The development issues connecting Eastern Europe – Raposo Bernardo

Eastern Europe continues to offer opportunities as countries modernise, but issues still face businesses operating there, say Bruno Azevedo Rodrigues and Paulo Alexandre Matinha at Raposo Bernardo.

Among Central and Eastern European countries, Poland and Romania stand out for the scale and interest of business and infrastructure investment opportunities now emerging.

‘Within the region, Poland offers a relative level of sophistication and low risk profile regarding legal, environmental and bureaucratic constraints,’ says Bruno Azevedo Rodrigues, Head of Energy, Utilities and Environment at Raposo Bernardo. ‘Investors may also potentially benefit from incentive schemes provided through municipal authorities (Gmina) as well as EU structural funds, including the €28 billion 2007-2013 Infrastructure and Environment Programme.’

This programme is intended to support massive infrastructure investments in essential areas like environment, transportation, energy, culture and national heritage, healthcare and education. The practical results of which will include thousands of kilometres (kms) of new or improved roads, railways, power and water lines, the renovation of eight airports, one million tonnes of annual production of biofuels, 120 schools and the estimated creation of up to 6,000 jobs.

Romania too has a National Strategic Reference Framework, based on the European Regional Development Fund and Cohesion Fund, and a National Development Plan, covering the development and finance of infrastructures, including investments in roads, railways, airports, gas pipelines, and underground cabling and water systems, adds Paulo Alexandre Matinha, the firm´s Romania country manager.

Around two thirds of Romania’s infrastructure requires modernisation, with some needing to be totally rebuilt, he says. ‘The upgrading of infrastructure to EU standards is regarded as a national priority. Not surprisingly, some will benefit from €4bn in EU cohesion funds, while the Romanian government has also announced its intention to support road projects including 1,300 kilometres of new highway by 2013.’

A new 415km, €2bn, Transylvania highway, connecting Brasov-Cluj-Bors in the west of Romania is already underway, the national railway company is expected to be modernised, while Bucharest airport also requires upgrading. In addition, the €7.9bn Nabucco pipeline transporting natural gas from Turkey to Austria will pass through Bulgaria, Romania, and Hungary, with the first deliveries expected by 2014.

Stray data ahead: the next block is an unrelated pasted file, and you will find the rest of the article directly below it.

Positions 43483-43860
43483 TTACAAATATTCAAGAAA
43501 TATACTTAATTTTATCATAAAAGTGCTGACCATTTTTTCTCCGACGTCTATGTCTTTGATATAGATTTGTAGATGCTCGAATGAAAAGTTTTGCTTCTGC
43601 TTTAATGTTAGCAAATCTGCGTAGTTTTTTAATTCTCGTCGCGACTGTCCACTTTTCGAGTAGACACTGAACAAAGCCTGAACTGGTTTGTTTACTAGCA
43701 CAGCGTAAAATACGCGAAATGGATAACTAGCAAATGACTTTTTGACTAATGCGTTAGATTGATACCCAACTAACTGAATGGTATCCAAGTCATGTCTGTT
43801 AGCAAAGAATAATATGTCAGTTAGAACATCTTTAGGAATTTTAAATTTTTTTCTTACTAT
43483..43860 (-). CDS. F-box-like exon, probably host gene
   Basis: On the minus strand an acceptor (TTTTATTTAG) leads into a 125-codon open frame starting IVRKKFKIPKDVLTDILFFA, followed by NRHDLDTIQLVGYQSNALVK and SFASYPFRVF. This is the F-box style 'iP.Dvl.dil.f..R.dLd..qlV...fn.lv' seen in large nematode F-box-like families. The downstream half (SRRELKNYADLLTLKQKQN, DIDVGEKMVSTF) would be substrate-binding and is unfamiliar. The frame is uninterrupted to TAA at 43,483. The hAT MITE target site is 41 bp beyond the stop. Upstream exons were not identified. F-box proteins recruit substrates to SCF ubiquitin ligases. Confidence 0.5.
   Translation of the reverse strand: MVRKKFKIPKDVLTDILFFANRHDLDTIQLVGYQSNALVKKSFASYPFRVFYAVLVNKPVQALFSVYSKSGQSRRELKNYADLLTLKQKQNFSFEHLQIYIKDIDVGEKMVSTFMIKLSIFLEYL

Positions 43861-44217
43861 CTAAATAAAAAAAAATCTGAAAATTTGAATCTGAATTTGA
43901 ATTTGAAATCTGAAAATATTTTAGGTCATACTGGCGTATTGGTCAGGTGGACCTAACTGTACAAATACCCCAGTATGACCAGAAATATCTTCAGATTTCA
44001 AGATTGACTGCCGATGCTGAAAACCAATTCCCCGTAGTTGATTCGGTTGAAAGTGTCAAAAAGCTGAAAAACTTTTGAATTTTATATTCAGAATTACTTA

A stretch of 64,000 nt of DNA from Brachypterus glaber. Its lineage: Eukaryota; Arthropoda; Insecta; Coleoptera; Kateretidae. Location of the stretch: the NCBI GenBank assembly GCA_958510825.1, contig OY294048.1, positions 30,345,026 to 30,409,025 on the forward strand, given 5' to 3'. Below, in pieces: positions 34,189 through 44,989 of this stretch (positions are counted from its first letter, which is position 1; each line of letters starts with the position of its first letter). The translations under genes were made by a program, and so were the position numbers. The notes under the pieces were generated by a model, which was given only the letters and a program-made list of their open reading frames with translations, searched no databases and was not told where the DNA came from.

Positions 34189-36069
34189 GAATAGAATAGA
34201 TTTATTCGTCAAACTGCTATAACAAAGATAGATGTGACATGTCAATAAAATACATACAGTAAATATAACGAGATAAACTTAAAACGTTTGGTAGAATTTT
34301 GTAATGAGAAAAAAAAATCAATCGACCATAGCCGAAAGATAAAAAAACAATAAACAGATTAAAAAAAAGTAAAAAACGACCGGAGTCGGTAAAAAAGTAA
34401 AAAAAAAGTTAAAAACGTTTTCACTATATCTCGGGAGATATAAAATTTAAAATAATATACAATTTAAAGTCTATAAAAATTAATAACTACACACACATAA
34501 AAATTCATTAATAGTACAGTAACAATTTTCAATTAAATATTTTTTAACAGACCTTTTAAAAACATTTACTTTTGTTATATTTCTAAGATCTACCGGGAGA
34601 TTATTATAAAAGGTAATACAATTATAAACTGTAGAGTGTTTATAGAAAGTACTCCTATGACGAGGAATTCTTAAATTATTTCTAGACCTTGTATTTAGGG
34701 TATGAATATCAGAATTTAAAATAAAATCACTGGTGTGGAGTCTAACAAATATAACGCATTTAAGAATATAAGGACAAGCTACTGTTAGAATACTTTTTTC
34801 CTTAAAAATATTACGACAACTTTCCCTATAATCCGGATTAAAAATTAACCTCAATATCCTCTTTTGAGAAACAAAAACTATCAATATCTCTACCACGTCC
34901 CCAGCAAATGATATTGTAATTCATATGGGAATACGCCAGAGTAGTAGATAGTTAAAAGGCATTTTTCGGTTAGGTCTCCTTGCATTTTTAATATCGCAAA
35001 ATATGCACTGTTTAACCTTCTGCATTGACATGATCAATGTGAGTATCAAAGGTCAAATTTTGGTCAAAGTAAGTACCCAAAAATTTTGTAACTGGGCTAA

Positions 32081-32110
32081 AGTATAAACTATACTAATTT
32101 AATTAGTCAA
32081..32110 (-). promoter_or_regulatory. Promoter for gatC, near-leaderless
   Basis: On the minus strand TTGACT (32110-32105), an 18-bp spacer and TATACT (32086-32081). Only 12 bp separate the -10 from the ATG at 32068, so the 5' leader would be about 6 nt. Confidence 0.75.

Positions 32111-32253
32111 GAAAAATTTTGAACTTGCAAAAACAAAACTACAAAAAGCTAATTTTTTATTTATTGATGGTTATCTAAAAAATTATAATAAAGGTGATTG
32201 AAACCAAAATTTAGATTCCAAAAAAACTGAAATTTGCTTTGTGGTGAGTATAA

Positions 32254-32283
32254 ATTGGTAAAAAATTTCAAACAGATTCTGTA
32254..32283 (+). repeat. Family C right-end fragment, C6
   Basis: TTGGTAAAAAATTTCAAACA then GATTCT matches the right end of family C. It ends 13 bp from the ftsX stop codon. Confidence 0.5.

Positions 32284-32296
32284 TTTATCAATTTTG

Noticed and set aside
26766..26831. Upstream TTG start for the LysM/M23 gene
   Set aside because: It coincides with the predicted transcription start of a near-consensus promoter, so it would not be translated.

The EU inevitably plays a major role in funding many of the region’s major infrastructure projects, with both direct and indirect schemes, says Azevedo Rodrigues. Poland is set to be the largest beneficiary in the coming years with €67bn of development between 2007 and 2013.

‘In order to control EU fund distribution, Operational Programmes, Regional Operational Programmes and the Operational Programme for European Territorial Cooperation (Interreg IV) have been established.’

In Romania, EU direct funding, through the European Regional Development Fund and the Cohesion Fund, and EIB has taken a crucial role in the promotion of infrastructure.

Despite the availability of funds, practical issues nonetheless continue to impact on businesses ability to operate across the region, he says.

‘Following the social, political and economic revolutions of the 1990s, central and eastern European countries started adapting to Western economic models – promoted by the EU and OECD – which provided a level of investor safety, stability and international credibility but language barriers and bureaucracy are still among the major problems for investors.’ says Matinha.

Although the majority of young Poles and Romanians speak English, public authorities operate only in Polish or Romanian, while the ‘traditional’ attitude of some civil servants may also present issues.

‘In addition, certain precautions must be on every investor’s agenda, notably potential issues regarding former nationalisations and subsequent (re)privatisation processes, which can lead to unexpected and unwanted surprises regarding rightful ownership over assets.’

The best way to cope with the specific demands of the region is therefore to rely on specialised, high quality and dedicated business advice, and to do things ‘by the book’, insists Azevedo Rodrigues.

‘Time is of the essence in every project however ‘short-cuts may lead to disastrous situations. The general policy should be business as usual according to international standards, top consultancy, and, in certain cases, patience.’